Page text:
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From Paul Merlin <paulmer...@apache.org>
Subject Re: Default assemblers (Re: Issue with null association)
Date Mon, 22 May 2017 15:43:24 GMT
Addendum:

- s/polygene-runtime/polygene-support
- Tibor, you could try the branch with your application, I hope it'll 
fix your IdentityGenerator issue


Le 2017-05-22 17:38, Paul Merlin a écrit :
> Gang,
> 
> Le 2017-05-21 19:45, Tibor Mlynarik a écrit :
>> I have another one. Is it ok to report here or better create JIRA 
>> issue ?
> 
> What Niclas said, JIRAs are better. Keep them coming Tibor!
> 
> 
>> My custom IdentityGenerator ( inherited from layer hierarchy ) is
>> probably overwritten with default one.
>> My guess is that ModuleAssemblyImpl.addDefaultAssemblers() is not
>> respecting hierarchy inheritance.
>> 
>> I have custom IdentityGenerator declared in BottomLayer but used in 
>> UpperLayer.
> 
> 
> The issue is not about type hierarchy but structure and visibility.
> 
> Default assemblers are added to ALL modules for
> - IdentityGenerator,
> - Serialization
> - and UnitOfWorkFactory
> if no service assignable to each was assembled.
> 
> This makes sense for UnitOfWorkFactory, UnitOfWorkFactory is bound to
> its module and one always create an uow from a given
> module.
> But it doesn't for the two other types for which one will want to get
> the closest in the app structure instead.
> 
> I think this mixes two use cases.
> 
> Assembly of all modules must contain a service of a given type. That's
> the UnitOfWorkFactory case and current
> "default assemblers" do the job.
> 
> If a service of a given type cannot be found, then fallback to a
> framework default. That's the IdentityGenerator and
> Serialization cases. Both because they are core api services (e.g. in
> Module) and almost all extensions and a bunch
> of libraries use them. But assembling them in all modules prevent
> reasonable assemblies, as I see it it's a
> regression. And requiring users to assemble some special services in
> all their modules feels wrong.
> 
> In 2.1, serialization and metrics have a fallback, identity generation 
> doesn't:
> - Module.identityGenerator() throws NoSuchServiceException if not found
> - Module.valueSerialization() instantiate OrgJsonValueSerialization
> directly and cache
> - Module.metricsProvider() is package protected, it instantiate
> MetricsProviderAdapter directly and cache
> 
> On develop: metrics have a fallback, the others don't:
> - Module.identityGenerator() throws NoSuchServiceException if not
> found, but is always found (default assemblers)
> - Module.serialization() throws NoSuchServiceException if not found,
> but is always found (default assemblers)
> - Module.metricsProvider() instantiate MetricsProviderAdapter directly 
> and cache
> but the first two are assembled in all modules anyway.
> 
> A noop implementation is a good fit for metrics.
> UuidGeneratorMixin is core and a simple class so it could easily be
> instantiated directly as a fallback.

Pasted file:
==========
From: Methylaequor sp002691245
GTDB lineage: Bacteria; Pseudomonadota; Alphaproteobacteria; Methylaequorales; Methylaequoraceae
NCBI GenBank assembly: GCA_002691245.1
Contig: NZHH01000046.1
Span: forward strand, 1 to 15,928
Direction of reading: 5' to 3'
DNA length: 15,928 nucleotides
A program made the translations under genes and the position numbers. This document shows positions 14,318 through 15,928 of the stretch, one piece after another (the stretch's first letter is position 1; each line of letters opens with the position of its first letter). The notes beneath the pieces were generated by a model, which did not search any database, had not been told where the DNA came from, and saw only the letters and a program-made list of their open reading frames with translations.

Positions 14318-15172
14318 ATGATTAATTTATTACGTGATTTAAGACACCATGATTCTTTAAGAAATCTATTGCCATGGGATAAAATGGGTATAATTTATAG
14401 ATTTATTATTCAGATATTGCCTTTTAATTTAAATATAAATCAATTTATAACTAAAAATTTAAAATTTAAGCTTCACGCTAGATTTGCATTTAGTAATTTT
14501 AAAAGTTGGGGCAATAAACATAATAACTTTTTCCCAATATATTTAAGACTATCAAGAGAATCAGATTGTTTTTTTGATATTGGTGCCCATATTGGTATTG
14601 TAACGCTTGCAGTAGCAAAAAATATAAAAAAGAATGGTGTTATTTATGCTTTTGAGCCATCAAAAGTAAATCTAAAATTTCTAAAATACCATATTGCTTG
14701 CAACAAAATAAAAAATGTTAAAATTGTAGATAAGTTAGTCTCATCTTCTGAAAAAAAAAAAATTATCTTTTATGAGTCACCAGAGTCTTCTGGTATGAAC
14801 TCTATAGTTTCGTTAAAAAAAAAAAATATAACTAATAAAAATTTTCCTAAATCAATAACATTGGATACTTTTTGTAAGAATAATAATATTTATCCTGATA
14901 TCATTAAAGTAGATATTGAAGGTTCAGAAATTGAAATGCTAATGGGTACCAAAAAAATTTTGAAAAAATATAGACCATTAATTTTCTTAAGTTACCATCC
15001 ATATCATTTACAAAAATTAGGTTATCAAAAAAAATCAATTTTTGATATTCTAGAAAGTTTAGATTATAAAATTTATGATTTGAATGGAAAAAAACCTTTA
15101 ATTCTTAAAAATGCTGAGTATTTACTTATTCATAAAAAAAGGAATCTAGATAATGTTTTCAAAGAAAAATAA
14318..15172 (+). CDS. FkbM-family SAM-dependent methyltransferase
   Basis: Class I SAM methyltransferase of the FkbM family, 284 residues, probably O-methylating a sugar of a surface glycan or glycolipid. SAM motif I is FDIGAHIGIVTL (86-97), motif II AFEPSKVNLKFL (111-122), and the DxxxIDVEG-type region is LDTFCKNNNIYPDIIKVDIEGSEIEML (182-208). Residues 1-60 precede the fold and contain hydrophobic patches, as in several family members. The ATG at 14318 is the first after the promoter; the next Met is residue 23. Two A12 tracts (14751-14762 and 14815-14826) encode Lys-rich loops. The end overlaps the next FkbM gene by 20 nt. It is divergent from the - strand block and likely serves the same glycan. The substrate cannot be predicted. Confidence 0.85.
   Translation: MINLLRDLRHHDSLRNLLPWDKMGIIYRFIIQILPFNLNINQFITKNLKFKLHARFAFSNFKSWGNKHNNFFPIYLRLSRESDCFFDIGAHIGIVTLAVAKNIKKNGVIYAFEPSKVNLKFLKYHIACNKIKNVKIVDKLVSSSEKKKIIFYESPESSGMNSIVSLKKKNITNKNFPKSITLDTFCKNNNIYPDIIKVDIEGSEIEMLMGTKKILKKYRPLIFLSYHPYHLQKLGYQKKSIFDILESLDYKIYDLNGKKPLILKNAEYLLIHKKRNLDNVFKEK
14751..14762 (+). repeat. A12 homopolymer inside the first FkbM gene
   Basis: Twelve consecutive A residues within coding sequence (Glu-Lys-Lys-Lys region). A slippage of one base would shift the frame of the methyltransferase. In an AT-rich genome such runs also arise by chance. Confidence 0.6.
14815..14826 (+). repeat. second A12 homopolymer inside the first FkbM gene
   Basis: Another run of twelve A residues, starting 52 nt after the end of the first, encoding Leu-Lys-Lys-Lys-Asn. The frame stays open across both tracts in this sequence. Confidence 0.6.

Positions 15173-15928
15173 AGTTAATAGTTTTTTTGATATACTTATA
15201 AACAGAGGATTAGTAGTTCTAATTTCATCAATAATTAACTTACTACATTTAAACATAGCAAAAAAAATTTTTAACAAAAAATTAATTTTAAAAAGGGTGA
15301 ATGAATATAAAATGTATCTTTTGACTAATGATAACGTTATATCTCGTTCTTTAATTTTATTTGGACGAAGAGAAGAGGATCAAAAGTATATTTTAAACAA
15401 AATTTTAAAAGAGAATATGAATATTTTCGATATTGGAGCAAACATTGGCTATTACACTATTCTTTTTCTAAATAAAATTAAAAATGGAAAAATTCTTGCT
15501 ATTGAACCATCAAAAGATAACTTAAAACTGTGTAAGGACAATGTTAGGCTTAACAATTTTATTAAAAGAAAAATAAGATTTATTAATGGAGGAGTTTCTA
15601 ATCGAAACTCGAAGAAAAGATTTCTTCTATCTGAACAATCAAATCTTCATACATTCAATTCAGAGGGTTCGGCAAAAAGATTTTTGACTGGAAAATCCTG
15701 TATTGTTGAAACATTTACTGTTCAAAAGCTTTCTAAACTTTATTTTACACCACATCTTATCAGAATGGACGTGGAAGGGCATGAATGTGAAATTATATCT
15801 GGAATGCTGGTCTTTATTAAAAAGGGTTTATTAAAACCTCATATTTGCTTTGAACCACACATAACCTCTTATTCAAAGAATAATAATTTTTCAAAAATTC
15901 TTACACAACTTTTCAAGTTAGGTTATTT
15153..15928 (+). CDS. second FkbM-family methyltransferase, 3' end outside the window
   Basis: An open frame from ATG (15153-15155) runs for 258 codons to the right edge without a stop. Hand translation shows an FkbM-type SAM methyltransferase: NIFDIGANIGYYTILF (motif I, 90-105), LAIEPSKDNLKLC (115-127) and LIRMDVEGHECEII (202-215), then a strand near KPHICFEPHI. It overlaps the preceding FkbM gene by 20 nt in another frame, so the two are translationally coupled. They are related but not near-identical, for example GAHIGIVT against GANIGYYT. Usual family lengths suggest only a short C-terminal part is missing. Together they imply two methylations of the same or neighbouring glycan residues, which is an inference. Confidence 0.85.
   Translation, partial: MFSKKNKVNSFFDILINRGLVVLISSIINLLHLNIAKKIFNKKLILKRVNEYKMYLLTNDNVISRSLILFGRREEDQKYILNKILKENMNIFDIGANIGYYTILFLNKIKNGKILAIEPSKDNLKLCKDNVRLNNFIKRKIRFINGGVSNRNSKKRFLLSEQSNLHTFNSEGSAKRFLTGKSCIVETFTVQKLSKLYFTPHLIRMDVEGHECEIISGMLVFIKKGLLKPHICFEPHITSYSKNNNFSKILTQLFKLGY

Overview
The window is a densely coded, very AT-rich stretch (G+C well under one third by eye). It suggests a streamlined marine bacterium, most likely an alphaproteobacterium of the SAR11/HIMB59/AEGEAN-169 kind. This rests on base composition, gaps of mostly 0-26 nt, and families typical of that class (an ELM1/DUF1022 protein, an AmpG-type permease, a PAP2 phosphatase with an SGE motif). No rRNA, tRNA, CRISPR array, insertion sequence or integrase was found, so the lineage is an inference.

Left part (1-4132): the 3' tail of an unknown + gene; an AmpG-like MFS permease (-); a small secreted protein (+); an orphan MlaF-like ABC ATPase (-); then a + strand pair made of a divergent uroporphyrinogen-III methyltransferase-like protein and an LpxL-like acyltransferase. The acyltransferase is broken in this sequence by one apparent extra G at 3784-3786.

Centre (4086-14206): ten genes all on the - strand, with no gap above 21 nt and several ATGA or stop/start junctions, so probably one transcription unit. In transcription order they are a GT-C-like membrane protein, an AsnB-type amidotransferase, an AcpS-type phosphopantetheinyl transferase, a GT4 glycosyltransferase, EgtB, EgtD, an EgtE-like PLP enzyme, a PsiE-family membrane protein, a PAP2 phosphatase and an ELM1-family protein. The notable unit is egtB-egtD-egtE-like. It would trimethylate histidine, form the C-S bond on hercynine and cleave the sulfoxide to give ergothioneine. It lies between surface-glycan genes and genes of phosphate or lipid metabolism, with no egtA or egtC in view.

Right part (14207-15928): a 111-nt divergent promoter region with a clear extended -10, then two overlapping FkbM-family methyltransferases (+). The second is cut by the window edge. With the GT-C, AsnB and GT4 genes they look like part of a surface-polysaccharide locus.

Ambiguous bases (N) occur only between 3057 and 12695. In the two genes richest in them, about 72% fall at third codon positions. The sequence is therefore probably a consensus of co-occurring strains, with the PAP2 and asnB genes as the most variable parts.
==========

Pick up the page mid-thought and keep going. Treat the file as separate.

> Our default serialization requires composition but it could be
> reworked to be instantiatable, requiring injection.
> 
> But these services are not bound to their assembly module, so they
> could be shared across modules.
> Declaration in all modules is cheap, but it pollutes the application
> model in all modules, which is not nice.
> 
> And returning plain Objects where one would expect services feels
> weird to me. Plus it makes getting these core
> services injected in composites impossible.
> 
> If my assembly misses these core services, it's very easy to fall into
> the cryptic assembly error trap.
> In most cases you want to fix the assembly issue holistically
> according to your application needs.
> That's how 2.x works.
> 
> The intent of "default assemblers" for IdentityGenerator and
> Serialization is convenience.
> When starting an application or writing Polygene tests one wants
> simple defaults.
> But the way they are done now gets in the way when assembling non
> trivial applications.
> 
> One way to provide these fallbacks while respecting the structure and
> visibility concept, for the sake of least
> surprise, would be to add an arbitrary layer with these default
> services with application visibility and make all
> other "leaf" layers use this arbitrary layer. Effectively making these
> default services visible to the whole
> application while allowing any custom implementations assembled to
> override them.
> 
> We could also add a way to opt-out of this during assembly, for a
> stricter structure.
> 
> Metrics could then work the same way for the sake of least surprise
> again, still providing a noop implementation.
> 
> I gave the idea a try in the `pm/bootstrap/support-layer` branch, it
> passes the whole test suite.
> I opened a GitHub PR so it's easier to look at:
> https://github.com/apache/polygene-java/pull/6/files
> 
> The controversial aspect of this solution is that it automatically
> adds an arbitrary layer to support Polygene
> core services that an application can override.
> But I feel that's far less invasive than adding several assembly
> declarations to all modules.
> And it makes structure reflect the real intent.
> 
> Here are some Envisage screenshots to illustrate the change:
> - current `develop` behaviour: https://pasteboard.co/9hJfzPf4r.png
> - with the added `polygene-runtime` layer: 
> https://pasteboard.co/9hJJnHL4h.png
> - with explicit assembly of base services in the application assembly,
> the `polygene-runtime` layer is not needed so
> it is not added to the assembly: https://pasteboard.co/9hKatWHMc.png
> 
> WDYAT?


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